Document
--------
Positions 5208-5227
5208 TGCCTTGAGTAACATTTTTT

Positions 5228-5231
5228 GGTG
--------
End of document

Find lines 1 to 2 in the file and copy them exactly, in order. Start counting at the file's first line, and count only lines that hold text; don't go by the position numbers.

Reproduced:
Positions 5208-5227
5208 TGCCTTGAGTAACATTTTTT